After visiting the nearby Meini Gwyn stones I continued east along the minor road to check out this Hillfort.
I parked on the road at the junction where the drive heads south to Baencwm Farm.
I walked past a couple of houses and was soon at the eastern rampart of the Hillfort.
At this point the rampart is about 3 metres high but totally overgrown with tress / bushes etc. I managed to clamber up the bank and could see the northern section of the rampart curving around – the ramparts here looked about 2 metres high.
This was my last site of the day and by now the raining was falling heavily; I was tired and wet through. There didn't appear to be any obvious access point to the Hillfort (the centre of which looks like it is used for grazing) and I didn't fancy battling through the hedge so I decided to head back to the car.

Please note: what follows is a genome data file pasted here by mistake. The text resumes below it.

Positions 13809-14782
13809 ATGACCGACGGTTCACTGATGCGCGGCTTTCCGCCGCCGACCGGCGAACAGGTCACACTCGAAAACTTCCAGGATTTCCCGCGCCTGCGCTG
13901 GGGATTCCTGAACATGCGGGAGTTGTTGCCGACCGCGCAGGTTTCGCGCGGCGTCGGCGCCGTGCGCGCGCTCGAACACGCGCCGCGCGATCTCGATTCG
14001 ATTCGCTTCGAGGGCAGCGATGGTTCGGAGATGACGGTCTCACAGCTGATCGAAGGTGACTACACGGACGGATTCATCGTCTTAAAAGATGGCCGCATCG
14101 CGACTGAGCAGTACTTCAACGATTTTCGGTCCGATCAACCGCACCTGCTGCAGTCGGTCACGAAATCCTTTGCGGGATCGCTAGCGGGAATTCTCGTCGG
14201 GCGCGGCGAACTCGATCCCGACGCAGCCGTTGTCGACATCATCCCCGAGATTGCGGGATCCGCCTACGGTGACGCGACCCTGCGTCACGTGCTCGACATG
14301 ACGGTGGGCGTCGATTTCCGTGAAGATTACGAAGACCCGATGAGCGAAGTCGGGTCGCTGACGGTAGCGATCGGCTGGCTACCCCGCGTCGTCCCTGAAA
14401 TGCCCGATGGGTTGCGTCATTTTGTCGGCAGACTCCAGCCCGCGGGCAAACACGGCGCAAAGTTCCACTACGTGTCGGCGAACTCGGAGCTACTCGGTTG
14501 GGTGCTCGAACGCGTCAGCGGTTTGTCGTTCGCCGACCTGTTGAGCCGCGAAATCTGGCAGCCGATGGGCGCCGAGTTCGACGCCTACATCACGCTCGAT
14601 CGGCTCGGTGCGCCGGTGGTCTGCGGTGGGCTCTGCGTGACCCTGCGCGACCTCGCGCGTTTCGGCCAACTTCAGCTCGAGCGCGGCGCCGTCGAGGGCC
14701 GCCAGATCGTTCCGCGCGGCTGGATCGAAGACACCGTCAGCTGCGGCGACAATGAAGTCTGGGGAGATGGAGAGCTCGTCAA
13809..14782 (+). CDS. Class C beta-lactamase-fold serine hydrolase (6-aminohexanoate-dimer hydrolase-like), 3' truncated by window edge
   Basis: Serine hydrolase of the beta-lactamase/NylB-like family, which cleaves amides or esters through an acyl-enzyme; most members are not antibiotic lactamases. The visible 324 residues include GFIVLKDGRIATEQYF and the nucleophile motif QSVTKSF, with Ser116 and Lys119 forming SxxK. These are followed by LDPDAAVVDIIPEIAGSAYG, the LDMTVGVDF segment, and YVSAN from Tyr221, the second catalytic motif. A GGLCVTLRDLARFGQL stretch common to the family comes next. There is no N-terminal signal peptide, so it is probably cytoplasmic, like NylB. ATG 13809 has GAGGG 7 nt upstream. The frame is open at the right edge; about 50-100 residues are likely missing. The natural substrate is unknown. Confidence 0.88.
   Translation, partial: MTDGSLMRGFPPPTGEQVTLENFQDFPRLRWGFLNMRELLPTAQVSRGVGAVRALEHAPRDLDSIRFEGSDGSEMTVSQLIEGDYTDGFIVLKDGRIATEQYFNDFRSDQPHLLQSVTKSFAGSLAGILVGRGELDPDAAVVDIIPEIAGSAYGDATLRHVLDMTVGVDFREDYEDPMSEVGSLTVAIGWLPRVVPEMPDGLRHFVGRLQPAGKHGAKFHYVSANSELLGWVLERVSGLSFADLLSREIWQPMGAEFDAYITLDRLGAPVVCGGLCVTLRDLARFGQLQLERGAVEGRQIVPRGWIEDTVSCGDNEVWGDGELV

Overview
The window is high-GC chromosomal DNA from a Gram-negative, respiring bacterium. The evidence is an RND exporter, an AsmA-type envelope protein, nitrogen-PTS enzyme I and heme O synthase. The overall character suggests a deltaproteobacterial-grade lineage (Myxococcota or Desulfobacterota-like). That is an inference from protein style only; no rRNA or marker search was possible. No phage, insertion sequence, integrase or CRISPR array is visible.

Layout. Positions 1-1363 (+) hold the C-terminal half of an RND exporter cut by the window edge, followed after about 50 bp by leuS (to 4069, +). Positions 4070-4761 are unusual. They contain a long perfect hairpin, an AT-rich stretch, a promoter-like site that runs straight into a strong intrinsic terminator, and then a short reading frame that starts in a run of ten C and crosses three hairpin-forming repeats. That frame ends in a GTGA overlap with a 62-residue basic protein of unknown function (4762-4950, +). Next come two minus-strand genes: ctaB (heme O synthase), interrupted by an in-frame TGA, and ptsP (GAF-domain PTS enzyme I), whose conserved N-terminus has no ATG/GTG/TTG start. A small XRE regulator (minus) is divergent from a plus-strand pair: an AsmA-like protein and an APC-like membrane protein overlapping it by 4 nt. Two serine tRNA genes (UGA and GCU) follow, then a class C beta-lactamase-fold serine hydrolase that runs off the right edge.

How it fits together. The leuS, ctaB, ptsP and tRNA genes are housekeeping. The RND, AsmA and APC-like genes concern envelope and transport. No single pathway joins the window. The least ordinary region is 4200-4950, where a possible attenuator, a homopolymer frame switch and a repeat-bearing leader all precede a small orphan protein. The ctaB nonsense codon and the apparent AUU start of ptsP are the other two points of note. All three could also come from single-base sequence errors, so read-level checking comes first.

I was about the drive off when a farmer pulled up in his Land Rover. I thought 'here we go' but he just asked if I could stay put as his cattle was being herded down the lane. I was happy to oblige. It is odd sitting in a car and having a herd of cows pass either side of you!
COFLEIN describes the site thus:
'Croes Arthur Hillfort has been described as a promontory fort in the ledge position, the irregular plan of this fort has suggested more than one period of construction. The site name is not recognised locally'.